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According to the well-know quadratic residue (QR) theory over integers, we know that it is hard to decide whether a given integer $m\in\mathbb Z_N$ is a quadratic residue (i.e., a square of another integer $x\in\mathbb Z_N$), without knowing the factorization of $N$.

Now, my question is: Without knowing the factorization of $N$, is it hard to decide whether a given matrix $M\in M_d(\mathbb Z_N)$ is a square of another matrix $X\in M_d(\mathbb Z_N)$ (i.e. $M=X^2\bmod N$) ?

In other words, when $d=1$, the so-called quadratic residue problem is a special case of my question. We know that it is hard when $d=1$, my question is: Is it hard for $d>1$?

Besides, is my following answer correct?

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As for this question, is the following Karp redution correct?

Let the transfermation map $f:\mathbb Z_N\to M_2(\mathbb Z_N)$ be $f(m)=\left( m ~~~ 0\atop 0 ~~~ 1\right)$. Then, for a YES-instance $m=x^2\bmod N$, $$f(m)=\left( x ~~~ 0\atop 0 ~~~ 1\right)\left( x ~~~ 0\atop 0 ~~~ 1\right)\bmod N$$ is also a YES-instance naturally. For a NO-instance $m$, we need to prove $f(m)$ is a NO-instance too. Suppose $$f(m)=X^2\bmod N$$ be a YES-instance, then $$m=\det(f(m))=\det(X)^2\bmod N$$ becomes a YES-instance. This is a contradiction.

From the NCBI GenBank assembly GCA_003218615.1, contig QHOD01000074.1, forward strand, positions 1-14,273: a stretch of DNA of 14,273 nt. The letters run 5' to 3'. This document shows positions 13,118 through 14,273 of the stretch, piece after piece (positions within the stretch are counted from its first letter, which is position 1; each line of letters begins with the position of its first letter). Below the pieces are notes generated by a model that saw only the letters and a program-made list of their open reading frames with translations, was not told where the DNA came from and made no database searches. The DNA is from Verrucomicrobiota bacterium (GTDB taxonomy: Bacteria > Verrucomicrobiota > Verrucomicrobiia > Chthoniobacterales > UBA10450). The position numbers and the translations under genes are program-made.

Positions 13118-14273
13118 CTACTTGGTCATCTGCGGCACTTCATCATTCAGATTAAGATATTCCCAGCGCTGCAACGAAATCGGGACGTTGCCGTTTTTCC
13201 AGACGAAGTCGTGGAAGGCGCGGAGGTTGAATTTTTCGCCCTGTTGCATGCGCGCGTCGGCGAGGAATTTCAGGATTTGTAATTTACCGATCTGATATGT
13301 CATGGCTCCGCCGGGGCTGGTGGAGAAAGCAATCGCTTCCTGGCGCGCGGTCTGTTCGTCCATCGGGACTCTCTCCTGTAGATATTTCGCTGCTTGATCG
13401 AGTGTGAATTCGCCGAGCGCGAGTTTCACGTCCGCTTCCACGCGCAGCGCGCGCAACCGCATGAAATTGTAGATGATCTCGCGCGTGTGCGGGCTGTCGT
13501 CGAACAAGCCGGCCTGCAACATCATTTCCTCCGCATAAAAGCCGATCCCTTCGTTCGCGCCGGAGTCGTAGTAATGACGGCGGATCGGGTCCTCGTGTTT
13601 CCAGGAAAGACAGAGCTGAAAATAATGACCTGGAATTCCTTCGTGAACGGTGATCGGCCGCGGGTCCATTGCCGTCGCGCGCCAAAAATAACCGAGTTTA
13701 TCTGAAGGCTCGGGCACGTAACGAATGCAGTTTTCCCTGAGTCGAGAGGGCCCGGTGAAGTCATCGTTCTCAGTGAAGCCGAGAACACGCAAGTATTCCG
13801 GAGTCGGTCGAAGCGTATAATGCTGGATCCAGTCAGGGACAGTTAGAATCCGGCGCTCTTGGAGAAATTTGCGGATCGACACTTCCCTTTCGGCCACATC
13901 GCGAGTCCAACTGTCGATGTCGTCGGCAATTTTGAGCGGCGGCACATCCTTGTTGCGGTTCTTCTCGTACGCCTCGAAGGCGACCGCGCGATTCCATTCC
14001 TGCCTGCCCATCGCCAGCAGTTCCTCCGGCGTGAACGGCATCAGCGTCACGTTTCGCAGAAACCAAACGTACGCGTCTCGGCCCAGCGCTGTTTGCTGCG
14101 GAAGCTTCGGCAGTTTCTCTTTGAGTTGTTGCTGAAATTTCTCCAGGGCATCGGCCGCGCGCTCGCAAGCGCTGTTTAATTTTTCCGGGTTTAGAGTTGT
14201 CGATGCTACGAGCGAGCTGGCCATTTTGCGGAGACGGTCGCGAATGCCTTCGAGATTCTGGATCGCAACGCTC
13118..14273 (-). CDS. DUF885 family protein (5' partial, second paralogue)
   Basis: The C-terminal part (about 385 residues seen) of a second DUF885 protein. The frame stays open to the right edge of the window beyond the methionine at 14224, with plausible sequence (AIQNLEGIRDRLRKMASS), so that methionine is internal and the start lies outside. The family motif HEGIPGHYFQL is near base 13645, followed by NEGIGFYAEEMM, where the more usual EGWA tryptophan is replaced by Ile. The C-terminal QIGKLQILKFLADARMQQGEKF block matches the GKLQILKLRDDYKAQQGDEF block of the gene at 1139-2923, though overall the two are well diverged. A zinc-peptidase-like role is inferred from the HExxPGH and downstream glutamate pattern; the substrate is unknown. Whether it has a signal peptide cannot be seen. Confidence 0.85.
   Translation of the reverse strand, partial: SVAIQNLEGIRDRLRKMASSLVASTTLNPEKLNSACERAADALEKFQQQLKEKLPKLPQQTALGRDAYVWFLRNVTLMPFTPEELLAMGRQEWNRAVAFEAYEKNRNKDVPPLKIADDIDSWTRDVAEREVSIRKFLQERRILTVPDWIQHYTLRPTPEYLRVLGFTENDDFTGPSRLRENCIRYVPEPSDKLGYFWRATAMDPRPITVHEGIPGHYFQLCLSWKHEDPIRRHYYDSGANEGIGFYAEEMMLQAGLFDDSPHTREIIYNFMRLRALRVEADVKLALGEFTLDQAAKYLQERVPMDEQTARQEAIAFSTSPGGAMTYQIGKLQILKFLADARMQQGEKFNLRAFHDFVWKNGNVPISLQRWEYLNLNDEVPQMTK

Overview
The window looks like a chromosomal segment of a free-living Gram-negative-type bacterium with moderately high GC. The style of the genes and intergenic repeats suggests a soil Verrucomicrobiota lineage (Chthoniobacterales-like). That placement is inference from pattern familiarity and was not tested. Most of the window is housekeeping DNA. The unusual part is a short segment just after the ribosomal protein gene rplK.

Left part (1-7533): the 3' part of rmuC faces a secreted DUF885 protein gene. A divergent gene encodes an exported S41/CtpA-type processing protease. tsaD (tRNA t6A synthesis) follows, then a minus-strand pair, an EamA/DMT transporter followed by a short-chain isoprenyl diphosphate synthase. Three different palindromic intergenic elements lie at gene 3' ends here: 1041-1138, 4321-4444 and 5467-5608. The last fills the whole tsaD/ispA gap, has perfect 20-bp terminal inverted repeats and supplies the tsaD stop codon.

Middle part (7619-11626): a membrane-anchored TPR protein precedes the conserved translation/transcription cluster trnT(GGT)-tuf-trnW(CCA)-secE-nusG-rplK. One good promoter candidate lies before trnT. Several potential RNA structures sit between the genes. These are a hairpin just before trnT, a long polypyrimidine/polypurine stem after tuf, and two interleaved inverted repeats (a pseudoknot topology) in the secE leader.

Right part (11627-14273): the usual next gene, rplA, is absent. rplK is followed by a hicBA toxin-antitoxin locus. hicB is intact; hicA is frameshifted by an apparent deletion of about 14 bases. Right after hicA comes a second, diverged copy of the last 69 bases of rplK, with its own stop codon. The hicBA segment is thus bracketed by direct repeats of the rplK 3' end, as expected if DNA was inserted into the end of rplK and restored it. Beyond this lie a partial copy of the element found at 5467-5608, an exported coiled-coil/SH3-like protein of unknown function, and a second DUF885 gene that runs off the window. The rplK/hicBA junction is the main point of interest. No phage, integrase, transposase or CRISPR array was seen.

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    $\begingroup$ Of course it's correct, but it's not an answer to the question. It says if you could solve the matrix problem in polynomial time you could solve the scalar problem in polynomial time. But it doesn't tell you how to solve the matrix problem. $\det(M)$ being a square mod $N$ is necessary, but not sufficient, for $M$ to be a square mod $N$. $\endgroup$ – Robert Israel May 11 '18 at 7:21
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    $\begingroup$ @Robert Israel: Great response! If you really think my above reduction is correct, then my question is answered! According to the quadratic residue theory, we know that it is hard to determine whether a given integer $m$ is a quadratic residue (i.e. a square of another integer) modulo $N$, if the factorization is unknown. Therefore, we can conlude that, without knowing the factorization of $N$, it is also hard to determine whether a given matrix $M\in M_2(\mathbb Z_N)$ is a square of another matrix $X\in M_2(\mathbb Z_N)$. $\endgroup$ – Licheng Wang May 12 '18 at 10:49

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